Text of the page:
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"Geordie goes beyond mere geography & is a quality of heart" - Jack Common
So what exactly is a 'Geordie'? There are several different defintions of what constitutes a Geordie. According to the Oxford English Dictionary, a Geordie is 'A native or inhabitant of Tyneside or a neighbouring region of north-east England', or 'The dialect or accent of people from Tyneside, esp. Newcastle-upon-Tyne, or (more generally) neighbouring regions of north-east England.'
Other possibilties include:
The name comes from the Northumberland and Durham coal mines. Poems and songs written about, and in the dialect of, these two counties speak of the “Geordie”.The term first used to describe a local pitman or miner in 1876 (OED)
A form of the name George, a common name among the pitmen in the northeast of England.
In 1826 George Stephenson gave evidence to a Parliamentary Commission on Railways at which his blunt speech and dialect drew contemptuous sneers. From that time Londoners began call the colliers “Geordies”.
North East miners used Geordie safety lamps, designed by George Stephenson, instead of Davy lamps which were used in other mining communities.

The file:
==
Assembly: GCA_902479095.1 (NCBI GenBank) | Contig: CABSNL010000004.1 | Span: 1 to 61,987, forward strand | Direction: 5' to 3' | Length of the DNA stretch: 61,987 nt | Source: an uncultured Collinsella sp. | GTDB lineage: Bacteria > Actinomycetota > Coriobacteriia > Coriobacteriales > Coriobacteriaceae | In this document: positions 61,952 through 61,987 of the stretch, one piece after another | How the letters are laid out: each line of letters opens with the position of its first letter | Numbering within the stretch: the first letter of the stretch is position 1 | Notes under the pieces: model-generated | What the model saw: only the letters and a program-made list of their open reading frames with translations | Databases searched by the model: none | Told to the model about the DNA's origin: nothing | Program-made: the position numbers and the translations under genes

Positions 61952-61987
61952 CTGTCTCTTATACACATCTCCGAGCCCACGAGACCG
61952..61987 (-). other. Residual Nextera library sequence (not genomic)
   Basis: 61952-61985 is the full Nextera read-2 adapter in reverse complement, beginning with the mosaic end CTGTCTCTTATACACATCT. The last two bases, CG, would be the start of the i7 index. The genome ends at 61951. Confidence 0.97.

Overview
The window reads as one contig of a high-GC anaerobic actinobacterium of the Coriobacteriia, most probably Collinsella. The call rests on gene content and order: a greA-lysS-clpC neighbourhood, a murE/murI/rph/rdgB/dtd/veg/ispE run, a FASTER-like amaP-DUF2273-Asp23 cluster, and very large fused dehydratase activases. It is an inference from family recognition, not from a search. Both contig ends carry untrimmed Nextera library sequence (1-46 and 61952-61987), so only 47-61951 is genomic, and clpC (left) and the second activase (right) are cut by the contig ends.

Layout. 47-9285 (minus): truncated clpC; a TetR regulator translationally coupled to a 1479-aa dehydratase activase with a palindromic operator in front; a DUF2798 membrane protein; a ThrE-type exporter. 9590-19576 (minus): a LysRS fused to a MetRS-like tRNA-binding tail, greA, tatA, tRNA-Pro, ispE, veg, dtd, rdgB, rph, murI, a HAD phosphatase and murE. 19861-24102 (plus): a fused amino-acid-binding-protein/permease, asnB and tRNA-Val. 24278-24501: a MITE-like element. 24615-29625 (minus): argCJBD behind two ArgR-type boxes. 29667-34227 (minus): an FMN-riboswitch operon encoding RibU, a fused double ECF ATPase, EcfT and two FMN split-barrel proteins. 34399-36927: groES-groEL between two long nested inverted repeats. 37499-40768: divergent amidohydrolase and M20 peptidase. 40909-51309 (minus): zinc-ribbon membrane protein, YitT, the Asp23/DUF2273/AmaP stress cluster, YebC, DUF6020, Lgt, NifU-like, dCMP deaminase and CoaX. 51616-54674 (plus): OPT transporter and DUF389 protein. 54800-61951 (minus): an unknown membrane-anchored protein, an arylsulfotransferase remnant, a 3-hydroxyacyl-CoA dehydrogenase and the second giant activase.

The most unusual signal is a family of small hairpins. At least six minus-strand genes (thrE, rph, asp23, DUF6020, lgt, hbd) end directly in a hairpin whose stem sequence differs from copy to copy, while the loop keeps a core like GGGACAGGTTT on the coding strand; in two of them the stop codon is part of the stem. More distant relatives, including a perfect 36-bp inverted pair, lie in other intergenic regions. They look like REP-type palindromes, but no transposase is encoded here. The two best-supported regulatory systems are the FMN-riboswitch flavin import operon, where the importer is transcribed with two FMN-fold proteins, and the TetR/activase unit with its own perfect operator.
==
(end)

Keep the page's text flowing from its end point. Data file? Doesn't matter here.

The name originated during theJacobite Rebellion of 1745. The Jacobites declared that Newcastle and the surrounding areas favoured the Hanovarian King George and were “for George”. Hence the name Geordie used as a derivation of George.
Frank Graham, a local writer and publisher, states that the name originally was a term of abuse meaning “fool”. In 1823 local showman Billy Purvis used it to put down a rival. He is quoted as saying “Noo yor a fair doon feul, not an artificial feul like Billy Purvis! Thous a real Geordie!” ( Now, you're a fair downright fool, not an artificial fool like Billy Purvis! You're a real Geordie!).
There is also the quite specific belief that only people born on the North of the Tyne within 1 mile of Newcastle are entitled to call themselves a 'Geordie'.